Käthe Paulus - Folded Exhibition Type
In 1890, Kathe was deemed as the first female professional parachutist ever. She preferred using the folded exhibition type parachute, which required that its 'break cords' be manually cut with a knife.
Charles Broadwick - The Pack on the Aviator
Charles Broadwick was the pioneer American designer who made the parachute design in 1906, which was meant to be worn as a jacket, much like the lifesaving jackets of today. He called his design the 'The Pack on the Aviator'. The parachute was automatic because its break cords broke as soon as one jumped from the aircraft. The break cords were expected to break as soon as the flier jumped off the plane and came in contact with high-speed, and defied gravity. However, this system was unpredictable.
Gleb Yevgeniyevich Kotelnikov - The Knapsack Parachute
In 1911, this Russian inventor designed the knapsack parachute, which was very similar to the pack design by Charles Broadwick. The knapsack was used sparingly in 1914, during the World War I. Gleb kept improving his designs by adding finer features, which made him a significant member of parachute designing.
Use in Warfare - Pack on the Back
The use of parachutes was prohibited until the late years of World War I. Nonetheless, some pilots used them during 1916 onwards, without official permission in order to save their lives. The reason being that once the plane was beyond control, it seemed a waste to let themselves die. The air services soon realized that it was better to lose a few planes than to lose well-trained and excellent pilots. It was in 1918 that the US Air Force formed its first Parachute Section at the Wilbur Wright Field. It was then that, J. Floyd Smith and some others suggested the use of the 'Pack on the Back', which had the pulling cord or ring. It used a 30 feet diameter silk canopy. In 1919, Leslie Irvin made the first jump using this mechanism (Model A), and made a successful landing after free-falling from 1,500 feet at 80 miles per hour. After which, the Irving Air Chute Company was formed. The 'model A' evolved into model 'S' and was called the 'C-9' canopy, which stayed in the military until many years later.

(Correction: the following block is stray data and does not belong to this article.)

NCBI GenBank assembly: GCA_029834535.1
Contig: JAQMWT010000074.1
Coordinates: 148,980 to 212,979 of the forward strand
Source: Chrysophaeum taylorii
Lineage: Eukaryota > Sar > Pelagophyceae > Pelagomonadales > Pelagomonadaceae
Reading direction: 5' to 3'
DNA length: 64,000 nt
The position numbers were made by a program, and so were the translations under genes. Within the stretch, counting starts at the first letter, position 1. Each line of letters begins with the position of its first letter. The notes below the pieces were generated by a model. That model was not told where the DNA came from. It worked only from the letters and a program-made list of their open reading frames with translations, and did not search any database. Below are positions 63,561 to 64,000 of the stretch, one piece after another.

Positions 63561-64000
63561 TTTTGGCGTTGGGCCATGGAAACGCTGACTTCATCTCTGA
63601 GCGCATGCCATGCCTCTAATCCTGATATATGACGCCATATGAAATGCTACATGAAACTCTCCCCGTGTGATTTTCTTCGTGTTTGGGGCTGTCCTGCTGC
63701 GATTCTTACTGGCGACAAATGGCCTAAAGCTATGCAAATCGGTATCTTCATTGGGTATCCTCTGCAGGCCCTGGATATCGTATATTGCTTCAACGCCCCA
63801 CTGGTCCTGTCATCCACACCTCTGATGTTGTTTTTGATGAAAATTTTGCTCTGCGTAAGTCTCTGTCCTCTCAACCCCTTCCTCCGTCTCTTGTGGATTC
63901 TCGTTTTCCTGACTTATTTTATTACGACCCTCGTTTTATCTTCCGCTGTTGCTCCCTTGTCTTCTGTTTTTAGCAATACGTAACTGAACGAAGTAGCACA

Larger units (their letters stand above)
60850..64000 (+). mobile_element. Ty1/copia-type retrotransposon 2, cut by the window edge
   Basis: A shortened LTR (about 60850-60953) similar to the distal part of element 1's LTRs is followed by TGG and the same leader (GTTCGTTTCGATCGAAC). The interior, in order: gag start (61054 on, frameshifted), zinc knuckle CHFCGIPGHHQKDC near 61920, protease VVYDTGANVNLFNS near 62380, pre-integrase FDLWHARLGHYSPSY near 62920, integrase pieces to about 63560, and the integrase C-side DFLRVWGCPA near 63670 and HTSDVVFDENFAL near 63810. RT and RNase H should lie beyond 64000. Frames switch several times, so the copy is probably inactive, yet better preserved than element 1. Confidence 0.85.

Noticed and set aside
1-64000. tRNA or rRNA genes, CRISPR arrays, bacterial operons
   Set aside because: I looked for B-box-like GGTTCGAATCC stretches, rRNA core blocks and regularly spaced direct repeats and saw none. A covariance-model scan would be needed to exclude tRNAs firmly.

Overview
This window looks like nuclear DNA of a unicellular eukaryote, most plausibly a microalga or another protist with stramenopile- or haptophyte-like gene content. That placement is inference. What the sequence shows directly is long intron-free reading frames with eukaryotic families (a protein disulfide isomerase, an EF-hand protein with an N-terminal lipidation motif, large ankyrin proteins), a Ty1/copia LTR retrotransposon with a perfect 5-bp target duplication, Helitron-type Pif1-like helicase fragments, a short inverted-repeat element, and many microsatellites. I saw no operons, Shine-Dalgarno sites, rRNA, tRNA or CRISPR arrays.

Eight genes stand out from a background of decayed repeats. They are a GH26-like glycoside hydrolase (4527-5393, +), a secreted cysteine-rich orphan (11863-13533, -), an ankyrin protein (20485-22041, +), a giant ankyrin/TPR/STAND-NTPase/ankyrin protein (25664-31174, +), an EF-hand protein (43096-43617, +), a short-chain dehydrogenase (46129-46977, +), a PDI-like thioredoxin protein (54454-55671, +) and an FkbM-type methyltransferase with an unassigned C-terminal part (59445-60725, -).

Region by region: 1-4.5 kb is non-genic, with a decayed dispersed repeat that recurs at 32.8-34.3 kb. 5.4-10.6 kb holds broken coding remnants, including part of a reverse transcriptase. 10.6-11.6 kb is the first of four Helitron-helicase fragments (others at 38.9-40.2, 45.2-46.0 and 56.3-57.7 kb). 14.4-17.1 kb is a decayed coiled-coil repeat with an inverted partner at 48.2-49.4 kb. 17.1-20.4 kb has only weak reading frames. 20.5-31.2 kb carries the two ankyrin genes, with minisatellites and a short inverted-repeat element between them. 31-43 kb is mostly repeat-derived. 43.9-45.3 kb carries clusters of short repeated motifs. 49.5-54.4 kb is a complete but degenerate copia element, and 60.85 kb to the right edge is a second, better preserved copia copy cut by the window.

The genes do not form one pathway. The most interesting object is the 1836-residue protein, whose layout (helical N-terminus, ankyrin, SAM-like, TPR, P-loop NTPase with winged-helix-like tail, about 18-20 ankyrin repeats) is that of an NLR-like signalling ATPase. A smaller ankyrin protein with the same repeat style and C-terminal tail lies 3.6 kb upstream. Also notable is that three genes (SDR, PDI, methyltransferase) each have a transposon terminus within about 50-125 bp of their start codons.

Knacke and Madelung - Ribbon Parachute
They introduced parachutes which could withstand high-speed, and altitude! This was the onset for the modern-day parachutes, which began its
process from 1930 onwards. The ribbon based parachute was created during this period, which was supposed to reduce the speed of heavy objects, so that it landed with low impact and low damage. For the first time, the parachute was used for reducing the landing speed of aircraft in 1937, for which the Germans are to be given credit. This technique successfully slowed down the deceleration level of the aircraft, and did not interrupt with the momentum or movement of the craft. This new technology had retractable dive brakes, which ensured higher efficiency during landing. The ring-slot parachute design was invented in 1951, so as to replace the ribbon parachute for aircraft, and is still in use today, with modern changes having been introduced.
Domina Jalbert - Parafoil Ram-Air Parachute
Flying parachute
This parachute has the unique design with its rectangular arc like shape. It is also the very first design which allowed the flier to steer his parachute, much like hand gliders. However, its use in military is very limited because it requires a lot of air space to flare out completely, and is also very noticeable, making it an easy target during combat missions. The military tactics require less conspicuous designs, and therefore prefer the conventional designs over the parafoil.
The history of parachutes began with the legendary Leonardo Da Vinci's initial design of the parachute. Ironically, his design still ended up being practical. The design was made into an actual parachute and was successfully flown by Adrian Nicholas of Britain in 2000.